Eric Bristow’s tormentors are far more immoral than he is

Piers Morgan vs Eric Bristow was a grotesque spectacle.

Brendan O'Neill

Brendan O'Neill
chief political writer

Topics Free Speech

It wasn’t enough that former darts champ Eric Bristow lost his commentating gig at Sky Sports, which he’d been doing since the early 1990s. It wasn’t enough that he was dumped from an event by Newcastle United and that no other sports club will now touch him with a bargepole. It wasn’t enough that hatred for him was trending on Twitter for hours, with fuming Twits denouncing him as mental or evil, certainly pig-ignorant. It wasn’t enough that op-ed writers who love riding the coat-tails of self-righteous mobs churned out columns calling Bristow ‘toxic’ and ‘dangerous’ and saying his warped ideas have ‘no place in 2016’. No, on top of all this Eric also had to be dragged before that most foul 21st-century institution: the televisual inquisition. The final humiliation.

Bristow’s crime, of course, was to write unguarded tweets on Monday night suggesting that the former footballers currently revealing that they were abused as children should have dealt with their travails in a different way. Maybe they should have gone and ‘sorted out’ the man who abused them, he said. Twitter flipped, as it does, a scandal-hungry media lapped it up, Bristow became Moral Enemy No1, and soon he’d lost much of his work. Nice. Then, this morning, came the final act. Bristow appeared on Good Morning Britain. The poor bloke thought it was for an interview. He clearly isn’t au fait with the role of TV, and pompous presenters like Piers Morgan, in Twitch-hunts: it isn’t to discuss but to denounce; not to tease out what happened but to wail and lecture and point a bony finger at evil on behalf of an outraged nation (well, a pissed-off Twitterati).

Morgan is well-suited to the role. Smugness personified, he’s the most irritating man on TV, his arrogance spectacularly out of proportion to his talent. Bristow was a paragon of coolness in contrast to the bellowing, sweating Morgan. ‘Stop talking!’, Morgan shouted at one point, making clear that this wasn’t an opportunity for Bristow to explain himself but for Morgan to make a fat display of his puffed-up moral virtue in the hope that it would go viral, which of course it did. Channelling every pointy-hatted crusader against evil in history, Morgan read out the charge sheet to Bristow and shouted ‘THESE BOYS WERE RAPED’ in such an unhinged style you could be forgiven for thinking he was talking to the actual rapist rather than to someone who simply said something on Twitter. At one point Bristow referred to the other presenter, Susanna Reid, as ‘darling’, and there was clearly no ill-intent at all, yet Morgan leapt on that too. ‘Don’t call Susanna “darling”’, he said, saving womankind from offence as well as Britain from Bristow’s evil. What a guy! He’s the hero we do not deserve. Or want.

Morgan’s ‘darling’ jibe pointed to the ugly class element to the Twitch-hunting of Bristow. A ‘crafty cockney’ who speaks his mind and uses old-fashioned words like ‘darling’ and ‘poof’? We can’t have that, insist the plummy, prissy Twitterati and media. And the fact Bristow was one of Sky’s best-loved darts presenters before his destruction by a small, well-educated mob? Who cares! Who watches darts anyway! Not us, darling.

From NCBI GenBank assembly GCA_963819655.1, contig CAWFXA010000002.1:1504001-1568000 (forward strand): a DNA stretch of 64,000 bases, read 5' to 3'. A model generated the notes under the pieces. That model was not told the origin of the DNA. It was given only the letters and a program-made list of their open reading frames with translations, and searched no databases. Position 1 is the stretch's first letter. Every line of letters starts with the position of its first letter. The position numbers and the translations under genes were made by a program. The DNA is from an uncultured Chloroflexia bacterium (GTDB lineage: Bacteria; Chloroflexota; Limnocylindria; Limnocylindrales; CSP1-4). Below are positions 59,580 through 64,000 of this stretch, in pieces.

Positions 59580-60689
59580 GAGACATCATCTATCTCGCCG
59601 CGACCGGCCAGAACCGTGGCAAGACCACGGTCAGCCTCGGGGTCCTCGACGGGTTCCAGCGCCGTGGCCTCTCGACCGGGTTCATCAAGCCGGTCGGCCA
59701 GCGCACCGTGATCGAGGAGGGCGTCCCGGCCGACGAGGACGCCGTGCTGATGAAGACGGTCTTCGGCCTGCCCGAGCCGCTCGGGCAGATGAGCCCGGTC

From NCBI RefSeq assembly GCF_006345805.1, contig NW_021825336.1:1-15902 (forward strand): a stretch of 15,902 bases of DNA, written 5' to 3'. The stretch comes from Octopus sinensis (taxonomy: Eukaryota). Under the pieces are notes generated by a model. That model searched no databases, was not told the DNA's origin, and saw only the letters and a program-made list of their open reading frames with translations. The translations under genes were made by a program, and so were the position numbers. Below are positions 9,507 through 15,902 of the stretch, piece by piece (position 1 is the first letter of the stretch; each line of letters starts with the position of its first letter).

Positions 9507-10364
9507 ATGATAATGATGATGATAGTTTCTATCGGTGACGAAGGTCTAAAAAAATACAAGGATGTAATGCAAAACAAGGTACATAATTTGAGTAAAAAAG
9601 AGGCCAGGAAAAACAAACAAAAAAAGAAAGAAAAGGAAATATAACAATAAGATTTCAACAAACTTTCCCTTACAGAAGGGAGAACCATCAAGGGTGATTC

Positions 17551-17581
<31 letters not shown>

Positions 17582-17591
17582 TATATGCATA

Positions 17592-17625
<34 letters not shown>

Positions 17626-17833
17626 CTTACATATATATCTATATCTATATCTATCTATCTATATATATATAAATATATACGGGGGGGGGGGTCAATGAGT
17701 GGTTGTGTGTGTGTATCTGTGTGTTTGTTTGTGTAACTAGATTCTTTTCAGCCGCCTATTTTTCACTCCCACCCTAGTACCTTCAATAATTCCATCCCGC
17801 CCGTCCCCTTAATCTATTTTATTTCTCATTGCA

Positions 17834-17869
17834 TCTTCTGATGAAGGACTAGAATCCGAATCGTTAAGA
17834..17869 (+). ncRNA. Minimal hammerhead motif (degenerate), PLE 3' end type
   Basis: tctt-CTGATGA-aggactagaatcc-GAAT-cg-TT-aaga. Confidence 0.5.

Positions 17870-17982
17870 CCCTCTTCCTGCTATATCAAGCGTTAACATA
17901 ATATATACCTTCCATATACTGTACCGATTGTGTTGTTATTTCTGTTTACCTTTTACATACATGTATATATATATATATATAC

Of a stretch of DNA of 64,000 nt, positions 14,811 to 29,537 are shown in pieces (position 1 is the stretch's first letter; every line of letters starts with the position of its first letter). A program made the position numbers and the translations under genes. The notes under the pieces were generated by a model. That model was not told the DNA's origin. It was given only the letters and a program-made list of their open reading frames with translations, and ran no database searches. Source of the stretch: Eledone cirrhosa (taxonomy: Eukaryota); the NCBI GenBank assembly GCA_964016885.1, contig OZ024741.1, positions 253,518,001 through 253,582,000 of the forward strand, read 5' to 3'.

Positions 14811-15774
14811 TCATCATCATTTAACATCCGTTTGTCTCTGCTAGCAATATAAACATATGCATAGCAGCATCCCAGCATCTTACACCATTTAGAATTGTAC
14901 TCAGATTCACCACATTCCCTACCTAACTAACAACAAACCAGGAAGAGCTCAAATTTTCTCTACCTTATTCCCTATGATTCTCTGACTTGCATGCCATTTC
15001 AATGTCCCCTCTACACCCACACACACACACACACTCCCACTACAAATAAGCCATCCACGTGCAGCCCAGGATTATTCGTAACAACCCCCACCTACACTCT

Bristow’s televisual grilling echoed that of Stacey Solomon, made to sob and beg for forgiveness on the This Morning couch after she was photographed having a fag while pregnant, and more recently of Louis Smith, the gymnast Twitch-hunted for taking the piss out of Islam, who was interrogated / publicly denounced by the panel on Loose Women. Janet Street Porter, Coleen Nolan and Piers Morgan as the guardians and enforcers of correct moral thinking? We’re in a bad way, Britain; a very bad way.

Then came the piece de resistance of Good Morning Britain’s squalid six-minute hate against Bristow: they brought on the mother of a child-abuse victim to denounce Bristow. It was deeply unpleasant, almost Salem-like: a victim of evil brought out to confront the evil of Bristow. She called Bristow ‘the most deeply offensive man that’s breathed oxygen’ – over the top? – and said that if she had a set of darts she’d ‘stick them where the sun don’t shine’. That is, up his arse. Seems you can hint at violence on live TV if your target is Moral Enemy No1. The end result of a Twitch-hunt: the thoughtcriminal is barked at and humiliated and made into the butt of stabby anger before the viewing public.

The rise of the televisual inquisition speaks to how chilling and censorious the 21st century has become, and how hungry the modern media set is for demons it can harry to make itself feel temporarily important and good. It’s gross. Really gross. It’s the great irony of this whole Bristow affair: his accusers and harassers and Piers Morgan and all the rest of them have behaved far, far worse than Bristow did. His tweets are small fry in comparison with this ugly fashion for turning people we don’t like into demons to be put in the TV stocks and pelted with anger.

Brendan O’Neill is editor of spiked.

To enquire about republishing spiked’s content, a right to reply or to request a correction, please contact the managing editor, Viv Regan.

Topics Free Speech


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